Bletchley Park & Ultra

Ultra, was an intelligence project tapping the highest level of encrypted communications of enemy forces, and contributed greatly to victory in World War II.

At Bletchley Park, a British compound located to the north of London, a group of code breakers developed highly-advanced techniques for decrypting intercepted messages that had been coded by German operators. The most important and well known of these decryption machines was Enigma, followed later by sophisticated Tunny machine.

Bletchley Park’s decrypted information code-named Ultra (from “Top Secret Ultra”) is reckoned to have hastened the end of the war by as much as two years.
The German military transmitted thousands of coded messages each day ranging from weather reports, signed orders from Hitler himself to detailed situation reports coming in from the front line.

The Enigma machine was used by Germans to code their military communications during World War II. British mathematician Alan Turing helped break the Enigma code.

The German Enigma machine workings was a descendant of early designs submitted for patent as early as 1918 in Germany. Looking a bit like a strange typewriter, it was battery-powered, had a keyboard and a lamp board with 26 stencilled letters, each with a small lightbulb behind it. As the user typed a message on the keyboard in normal, plain, German, corresponding letters were lit one on the lamp board. An assistant recorded the lit letters to form the enciphered message. The message was now ready to be transmitted in Morse Code.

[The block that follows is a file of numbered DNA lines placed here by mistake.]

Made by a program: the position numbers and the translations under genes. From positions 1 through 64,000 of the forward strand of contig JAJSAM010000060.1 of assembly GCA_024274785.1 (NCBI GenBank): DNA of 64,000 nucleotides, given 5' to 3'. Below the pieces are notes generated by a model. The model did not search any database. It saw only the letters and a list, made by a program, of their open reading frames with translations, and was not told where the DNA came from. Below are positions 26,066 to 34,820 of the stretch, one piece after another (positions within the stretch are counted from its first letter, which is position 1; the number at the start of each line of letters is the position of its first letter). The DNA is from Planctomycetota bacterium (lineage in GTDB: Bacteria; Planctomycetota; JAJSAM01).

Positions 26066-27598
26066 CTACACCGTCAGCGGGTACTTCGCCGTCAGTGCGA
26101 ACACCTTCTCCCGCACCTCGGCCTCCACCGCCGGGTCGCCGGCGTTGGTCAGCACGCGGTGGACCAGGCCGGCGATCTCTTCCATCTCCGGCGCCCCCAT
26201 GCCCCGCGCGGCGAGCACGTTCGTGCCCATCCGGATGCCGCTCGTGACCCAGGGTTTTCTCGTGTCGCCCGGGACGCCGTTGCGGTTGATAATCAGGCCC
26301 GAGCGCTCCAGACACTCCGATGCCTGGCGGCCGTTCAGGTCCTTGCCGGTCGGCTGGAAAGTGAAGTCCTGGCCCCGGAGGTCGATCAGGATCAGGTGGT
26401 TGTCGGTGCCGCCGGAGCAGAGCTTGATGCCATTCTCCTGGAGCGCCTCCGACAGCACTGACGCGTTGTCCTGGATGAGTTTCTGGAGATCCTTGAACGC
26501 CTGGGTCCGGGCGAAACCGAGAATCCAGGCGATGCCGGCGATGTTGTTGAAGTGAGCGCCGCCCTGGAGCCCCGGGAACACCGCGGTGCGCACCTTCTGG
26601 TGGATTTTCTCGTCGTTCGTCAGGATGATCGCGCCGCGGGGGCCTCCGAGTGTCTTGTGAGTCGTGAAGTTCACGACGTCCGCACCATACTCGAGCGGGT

However, the wiring between the keyboard letter and the stencilled letter was passed through a number of rotating wheels, with the result that the connections were always changing as the wheels rotated. You can find out how Enigma worked.

In 1940 the German Lorenz company produced a state-of-the-art 12-wheel cipher machine: the Schlüsselzusatz SZ40, code-named Tunny by the British. Unlike Enigma, only one operator was required. The Tunny operator simply typed in plain German at the keyboard, with the encryption process and transmittal fully automated with neither the sender or receiver seeing the encrypted message.

Tunny was first put into operational use in June 1941, and by July 1942 Bletchley Park was in a position to decrypt and read the messages. This was down to a series of breakthroughs by British mathematician William Tutte.

Turing’s anti-Enigma machine, called Bombe was of no use against Tunny. Different decrypting machines had to be developed against Tunny.  British engineer Thomas Flowers built an electronic computer for Tunny breaking. The Colossus was the world’s first large-scale programmable electronic computer.